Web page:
Marvel’s renumbering starkly brings to light the publisher’s complicity in white supremacy. “White supremacy” is not, as some people may believe, a phrase that applies only to crosses burning on the lawns of black homes or ‘whites only’ signs hanging ominously above water fountains and swimming pools—it’s much more expansive than that. As Bell Hooks has explained, “…white supremacy doesn’t just evoke white people, it evokes a political world that we can all frame ourselves in relationship to.” If we were to ask of Marvel, “Who were they catering to when deciding which character arc they would center?” the arrival of the Marvel Legacy series demonstrates that, clearly, they’ve only really had white readers in mind.
While I applaud how Marvel is now centering blackness with the TV show Luke Cage, and how they have made the official film of Black History Month 2018 with the upcoming release of Ryan Coogler’s Black Panther, I’m concerned that it may only be interested in riding the wave of commercialized wokeness as opposed to making substantive changes in their core media. Earlier this year, vice president of sales David Gabriel explicitly claimed that fans didn’t appreciate the company’s recent attempts at inclusion: “We saw the sales of any character that was diverse, any character that was new … people were turning their nose up against.” (He later insisted that characters like Miles Morales would remain.) And while Marvel gave Ta-Nehesi Coates a platform to imagine a country untouched by white supremacy in the relaunch of the main Black Panther books, it’s already cancelled the spinoff World of Wakanda, the title written by Roxane Gay and Yona Harvey, who were the first two black women to author a series for the publisher, after only six issues. Further, it ended Black Panther and the Crew, another spinoff series (also written by Coates) that highlighted black superheroes in the universe, also after just six issues.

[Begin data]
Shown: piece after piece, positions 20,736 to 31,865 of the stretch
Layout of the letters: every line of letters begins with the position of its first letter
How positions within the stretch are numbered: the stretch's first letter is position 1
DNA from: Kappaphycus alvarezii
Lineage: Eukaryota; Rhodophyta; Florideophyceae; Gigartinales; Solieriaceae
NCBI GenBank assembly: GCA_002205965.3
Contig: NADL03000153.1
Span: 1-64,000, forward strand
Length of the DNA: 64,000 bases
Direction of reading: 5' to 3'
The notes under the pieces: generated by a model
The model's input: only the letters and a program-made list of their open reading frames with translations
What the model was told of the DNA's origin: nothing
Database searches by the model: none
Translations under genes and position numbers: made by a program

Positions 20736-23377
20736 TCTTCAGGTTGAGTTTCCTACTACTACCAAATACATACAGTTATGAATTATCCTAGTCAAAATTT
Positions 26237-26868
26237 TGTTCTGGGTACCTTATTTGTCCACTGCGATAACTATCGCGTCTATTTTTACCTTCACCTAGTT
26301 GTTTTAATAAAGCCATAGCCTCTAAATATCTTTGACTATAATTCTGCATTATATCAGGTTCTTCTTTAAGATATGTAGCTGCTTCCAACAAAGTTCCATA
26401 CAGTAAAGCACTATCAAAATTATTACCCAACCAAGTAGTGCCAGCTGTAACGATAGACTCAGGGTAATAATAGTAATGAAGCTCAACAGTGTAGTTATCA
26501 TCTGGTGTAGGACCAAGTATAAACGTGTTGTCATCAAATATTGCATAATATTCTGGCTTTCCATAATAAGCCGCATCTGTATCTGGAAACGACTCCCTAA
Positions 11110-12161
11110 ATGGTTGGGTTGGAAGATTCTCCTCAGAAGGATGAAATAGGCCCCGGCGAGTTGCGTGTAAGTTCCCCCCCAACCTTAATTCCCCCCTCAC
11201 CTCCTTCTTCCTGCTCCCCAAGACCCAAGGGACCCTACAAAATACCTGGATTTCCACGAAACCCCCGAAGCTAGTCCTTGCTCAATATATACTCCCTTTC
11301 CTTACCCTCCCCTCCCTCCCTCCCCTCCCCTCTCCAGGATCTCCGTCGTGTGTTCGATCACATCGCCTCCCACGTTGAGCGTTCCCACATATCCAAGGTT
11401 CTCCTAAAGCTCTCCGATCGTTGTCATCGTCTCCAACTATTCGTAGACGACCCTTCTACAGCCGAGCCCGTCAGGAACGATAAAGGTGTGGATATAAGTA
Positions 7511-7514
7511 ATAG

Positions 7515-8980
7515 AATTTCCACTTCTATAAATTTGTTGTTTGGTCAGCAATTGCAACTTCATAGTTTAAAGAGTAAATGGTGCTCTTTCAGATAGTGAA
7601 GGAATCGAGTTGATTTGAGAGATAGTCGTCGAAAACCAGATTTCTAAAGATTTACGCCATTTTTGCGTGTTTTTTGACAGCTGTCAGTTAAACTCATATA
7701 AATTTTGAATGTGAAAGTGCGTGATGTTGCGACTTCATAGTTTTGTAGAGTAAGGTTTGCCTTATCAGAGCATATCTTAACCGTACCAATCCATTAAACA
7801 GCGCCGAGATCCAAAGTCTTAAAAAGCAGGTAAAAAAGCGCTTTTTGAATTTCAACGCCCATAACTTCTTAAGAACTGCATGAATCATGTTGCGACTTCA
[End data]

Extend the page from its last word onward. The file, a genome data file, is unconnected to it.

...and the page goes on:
Neither of these titles were given a chance to gain a readership large enough to sustain them economically, and a large part of this is a failure of marketing. When Marvel first announced that Coates was taking over the Black Panther comics in 2015, it did so within the pages of the Atlantic, Newsweek, and Time. The company did not put as much effort into trying to reach the same readers with Gay’s World of Wakanda and that is probably a big part of why that title sold so poorly. It appears that white titles like Venom and Black Bolt get more breathing room, while black titles must find an audience quickly or risk cancellation.
In light of this, it doesn’t seem promising that Marvel will attempt to expand its characters and readership, even though there’s ample opportunity to tap into the growing market of black boys and girls who could become avid readers of comics. I’m all for Marvel’s new numbering system—Black Panther and Luke Cage have a long, rich history, and how they are cataloged should reflect that. But we should not ignore what this renumbering reveals: A clear preference for white readers at the expense of black ones that doesn’t appear to be ebbing anytime soon. I hope that they will pay closer attention to their audience. Black kids deserve to have comic books that represent them.